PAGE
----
"Gallarais was recorded between 2013-2015 in the shaft of the Brunel Tunnel. The shaft itself is 50ft in diameter and 50ft deep with an acoustic decay of three to four seconds. The square window located in the ceiling of the shaft invited a filter of sound from the outside world; trains from 14ft below, overhead planes, and a pump mechanism, all synthesized with my own sonic contributions, becoming part of the shaft’s unified breath. This transformed the tunnels structure into a ‘mystic cave’ and host for transmigrational sound.
I’d launched my previous release ’Anything bright or startling?’ at the Brunel Tunnel Shaft in June 2013 to celebrate the tunnel’s 150 year anniversary, and to commemorate the passing of six men who died during the tunnel’s construction. Shortly after the launch, I began to consider the larger sonic potential of the space, and thanks to the generosity of director Robert Hulse was granted regular access to conduct my investigations.
I began to explore the notion of a personalized abstract heritage relating to the bean chointe, or Irish keener, who were professional mourners revered for their improvisational vocal skills. It is said that they were outcasts, imbued with a type of madness, and they traveled across the countryside, barefoot and dishevelled on unmarked paths.
Due to the fact I was unable to track down any known living keener in 2014, and the lack of available audio documentation, this triggered my creation of an imagined reinactment, with sitespecific sounds and additional instrumentation taking on the roles of ceremonional dirge.
Although I have never been privy to an actual keening ceremony, the memory of a relatives funeral evoked what I imagined to have held comparable emotional weight. I had performed the exit music for the congregation, and after they had left, heard from my overhead position on the balcony the traumatized screams of bereavement from my family below. These horrific atonations stuck with me for both their emotional purity and phonetic power.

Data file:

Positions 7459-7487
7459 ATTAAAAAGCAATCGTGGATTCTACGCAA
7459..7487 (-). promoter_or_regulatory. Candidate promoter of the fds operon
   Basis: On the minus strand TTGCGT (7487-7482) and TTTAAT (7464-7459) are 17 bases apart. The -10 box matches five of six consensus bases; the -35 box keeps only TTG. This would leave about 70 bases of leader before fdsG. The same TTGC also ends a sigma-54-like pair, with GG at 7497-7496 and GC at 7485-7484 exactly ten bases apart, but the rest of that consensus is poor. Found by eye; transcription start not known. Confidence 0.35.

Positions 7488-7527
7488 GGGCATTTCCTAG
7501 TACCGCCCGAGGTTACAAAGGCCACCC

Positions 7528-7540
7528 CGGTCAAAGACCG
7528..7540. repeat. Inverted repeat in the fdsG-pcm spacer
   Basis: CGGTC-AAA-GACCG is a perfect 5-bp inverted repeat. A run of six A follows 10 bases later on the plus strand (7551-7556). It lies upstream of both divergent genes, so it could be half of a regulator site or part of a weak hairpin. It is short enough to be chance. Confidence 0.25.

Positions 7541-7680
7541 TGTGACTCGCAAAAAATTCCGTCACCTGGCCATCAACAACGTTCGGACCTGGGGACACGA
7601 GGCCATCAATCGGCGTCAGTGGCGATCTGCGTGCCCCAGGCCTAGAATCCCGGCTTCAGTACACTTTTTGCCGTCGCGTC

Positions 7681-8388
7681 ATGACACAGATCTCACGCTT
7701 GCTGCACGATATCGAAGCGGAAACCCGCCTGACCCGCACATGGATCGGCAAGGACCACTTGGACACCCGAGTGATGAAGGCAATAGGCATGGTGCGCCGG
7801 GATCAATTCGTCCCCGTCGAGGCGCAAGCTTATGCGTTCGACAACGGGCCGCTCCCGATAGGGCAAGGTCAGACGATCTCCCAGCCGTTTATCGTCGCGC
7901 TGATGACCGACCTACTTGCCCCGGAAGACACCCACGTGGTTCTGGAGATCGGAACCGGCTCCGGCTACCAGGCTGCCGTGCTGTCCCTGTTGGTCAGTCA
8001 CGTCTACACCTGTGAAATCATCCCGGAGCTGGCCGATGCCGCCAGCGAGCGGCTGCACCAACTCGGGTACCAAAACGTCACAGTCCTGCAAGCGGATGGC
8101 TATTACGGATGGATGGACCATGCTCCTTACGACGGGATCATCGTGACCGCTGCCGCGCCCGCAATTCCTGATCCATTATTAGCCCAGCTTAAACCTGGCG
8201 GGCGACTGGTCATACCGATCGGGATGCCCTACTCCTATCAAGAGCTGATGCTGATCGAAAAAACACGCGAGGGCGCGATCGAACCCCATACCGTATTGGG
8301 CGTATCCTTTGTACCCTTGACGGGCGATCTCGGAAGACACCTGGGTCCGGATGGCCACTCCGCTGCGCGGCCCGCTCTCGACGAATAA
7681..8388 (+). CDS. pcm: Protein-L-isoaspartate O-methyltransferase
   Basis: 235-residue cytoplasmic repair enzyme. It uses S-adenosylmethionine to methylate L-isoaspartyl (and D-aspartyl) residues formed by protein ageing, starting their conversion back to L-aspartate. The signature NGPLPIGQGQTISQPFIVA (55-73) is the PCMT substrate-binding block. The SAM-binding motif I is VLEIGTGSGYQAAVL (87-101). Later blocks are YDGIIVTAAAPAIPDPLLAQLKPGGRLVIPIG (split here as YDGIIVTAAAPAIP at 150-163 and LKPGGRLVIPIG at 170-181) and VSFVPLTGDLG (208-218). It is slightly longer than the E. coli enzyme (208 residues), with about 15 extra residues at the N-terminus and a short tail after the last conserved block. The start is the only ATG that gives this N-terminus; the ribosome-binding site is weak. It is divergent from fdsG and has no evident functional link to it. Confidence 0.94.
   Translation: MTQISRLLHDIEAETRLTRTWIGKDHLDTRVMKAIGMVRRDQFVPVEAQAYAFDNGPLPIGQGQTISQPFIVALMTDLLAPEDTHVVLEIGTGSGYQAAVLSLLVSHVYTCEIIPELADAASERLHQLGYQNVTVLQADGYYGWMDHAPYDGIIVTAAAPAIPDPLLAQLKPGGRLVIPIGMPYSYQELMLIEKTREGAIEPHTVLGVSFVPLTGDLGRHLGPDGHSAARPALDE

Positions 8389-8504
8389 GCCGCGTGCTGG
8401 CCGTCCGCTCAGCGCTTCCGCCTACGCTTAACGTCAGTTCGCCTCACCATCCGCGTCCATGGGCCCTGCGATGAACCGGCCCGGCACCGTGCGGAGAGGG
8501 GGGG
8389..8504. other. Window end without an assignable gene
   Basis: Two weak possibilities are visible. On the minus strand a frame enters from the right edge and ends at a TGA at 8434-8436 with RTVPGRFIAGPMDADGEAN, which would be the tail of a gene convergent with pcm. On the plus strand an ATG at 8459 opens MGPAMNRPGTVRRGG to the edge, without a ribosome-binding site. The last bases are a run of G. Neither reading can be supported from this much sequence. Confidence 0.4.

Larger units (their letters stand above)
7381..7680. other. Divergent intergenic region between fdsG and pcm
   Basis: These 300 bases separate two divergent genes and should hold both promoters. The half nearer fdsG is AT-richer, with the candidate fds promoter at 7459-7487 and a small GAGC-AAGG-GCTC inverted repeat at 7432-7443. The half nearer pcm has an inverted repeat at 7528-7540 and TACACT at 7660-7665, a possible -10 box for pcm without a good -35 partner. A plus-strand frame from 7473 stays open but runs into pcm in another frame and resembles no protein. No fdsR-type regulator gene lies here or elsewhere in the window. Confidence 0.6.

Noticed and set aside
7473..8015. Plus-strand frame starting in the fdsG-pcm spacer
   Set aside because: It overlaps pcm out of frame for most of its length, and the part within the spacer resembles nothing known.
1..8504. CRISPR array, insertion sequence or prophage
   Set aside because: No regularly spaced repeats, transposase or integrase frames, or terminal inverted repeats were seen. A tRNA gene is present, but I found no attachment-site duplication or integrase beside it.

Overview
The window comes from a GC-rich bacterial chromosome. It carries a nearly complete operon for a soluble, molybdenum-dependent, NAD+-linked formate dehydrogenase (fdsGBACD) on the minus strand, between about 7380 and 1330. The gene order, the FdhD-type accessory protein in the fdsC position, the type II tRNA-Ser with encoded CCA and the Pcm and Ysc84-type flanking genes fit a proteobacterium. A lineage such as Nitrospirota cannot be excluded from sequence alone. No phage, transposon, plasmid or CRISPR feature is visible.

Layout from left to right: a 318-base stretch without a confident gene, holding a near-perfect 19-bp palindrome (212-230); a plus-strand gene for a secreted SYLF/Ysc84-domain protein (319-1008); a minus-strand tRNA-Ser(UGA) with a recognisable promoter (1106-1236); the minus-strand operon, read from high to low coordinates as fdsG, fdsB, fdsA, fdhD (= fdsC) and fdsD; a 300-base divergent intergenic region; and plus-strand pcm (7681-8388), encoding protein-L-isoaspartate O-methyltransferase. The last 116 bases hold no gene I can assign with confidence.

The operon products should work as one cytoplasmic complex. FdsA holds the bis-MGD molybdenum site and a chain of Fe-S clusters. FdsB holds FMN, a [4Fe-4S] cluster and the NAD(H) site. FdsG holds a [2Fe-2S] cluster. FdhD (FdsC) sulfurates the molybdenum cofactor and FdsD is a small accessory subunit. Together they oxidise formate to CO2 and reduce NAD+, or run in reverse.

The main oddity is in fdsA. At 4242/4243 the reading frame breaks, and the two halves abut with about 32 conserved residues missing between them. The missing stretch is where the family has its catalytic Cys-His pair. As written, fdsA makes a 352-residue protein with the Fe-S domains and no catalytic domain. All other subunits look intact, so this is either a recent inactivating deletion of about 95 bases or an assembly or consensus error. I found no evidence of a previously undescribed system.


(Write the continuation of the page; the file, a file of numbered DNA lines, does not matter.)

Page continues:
Gallarais, or the Gallarus Oratory, translates into ‘church of the place of the foreigner’ or ‘rocky headland’. It is a funerary chapel which takes the shape of an upturned boat, and is situated on the Dingle peninsula, Co Kerry, Ireland, representing in this instance a touchstone for abstract heritage, and the expression of the female voice." - Áine O'Dwyer
Áine O'Dwyer, (b. Co.Limerick, Ireland) lives and works between Ireland and the UK. She graduated from the Limerick School of Art and Design in 2006 and the Slade School of Art in 2011. She creates live and recorded events which embrace the broader aesthetics of sound and its relationship to environment, time, audience and structure. The notion of a holding space as-extension-of-instrument is a cornerstone of her artistic investigation and the crux of her live performances. Her most recent live works include Civil Twilight (Rhubaba Gallery, Edinburgh 2017), Down at Beasty Rock (CCA, Glasgow 2017), Poems for Daedalus (Daedalus street, Athens 2018) and Pianowalk (Novas Frequências, Rio de Janeiro 2018). Notable releases include Music for Church Cleaners, Beast diaries, Locusts, Gegeinschein, Gallarais and Poems for play which was released on her publishing imprint Cloch.